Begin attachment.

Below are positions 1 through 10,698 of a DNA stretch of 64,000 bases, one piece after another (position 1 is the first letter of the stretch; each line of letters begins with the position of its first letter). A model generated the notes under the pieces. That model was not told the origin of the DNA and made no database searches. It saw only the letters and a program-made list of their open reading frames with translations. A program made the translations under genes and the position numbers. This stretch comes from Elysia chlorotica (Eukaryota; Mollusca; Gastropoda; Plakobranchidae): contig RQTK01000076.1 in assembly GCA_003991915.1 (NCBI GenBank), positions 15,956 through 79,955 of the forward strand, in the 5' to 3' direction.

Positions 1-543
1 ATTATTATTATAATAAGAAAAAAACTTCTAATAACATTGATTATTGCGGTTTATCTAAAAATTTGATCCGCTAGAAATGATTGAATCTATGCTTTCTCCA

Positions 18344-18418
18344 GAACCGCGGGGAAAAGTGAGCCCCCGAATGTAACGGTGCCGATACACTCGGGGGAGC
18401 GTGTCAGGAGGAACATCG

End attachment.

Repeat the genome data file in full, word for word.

Below are positions 1 through 10,698 of a DNA stretch of 64,000 bases, one piece after another (position 1 is the first letter of the stretch; each line of letters begins with the position of its first letter). A model generated the notes under the pieces. That model was not told the origin of the DNA and made no database searches. It saw only the letters and a program-made list of their open reading frames with translations. A program made the translations under genes and the position numbers. This stretch comes from Elysia chlorotica (Eukaryota; Mollusca; Gastropoda; Plakobranchidae): contig RQTK01000076.1 in assembly GCA_003991915.1 (NCBI GenBank), positions 15,956 through 79,955 of the forward strand, in the 5' to 3' direction.

Positions 1-543
1 ATTATTATTATAATAAGAAAAAAACTTCTAATAACATTGATTATTGCGGTTTATCTAAAAATTTGATCCGCTAGAAATGATTGAATCTATGCTTTCTCCA

Positions 18344-18418
18344 GAACCGCGGGGAAAAGTGAGCCCCCGAATGTAACGGTGCCGATACACTCGGGGGAGC
18401 GTGTCAGGAGGAACATCG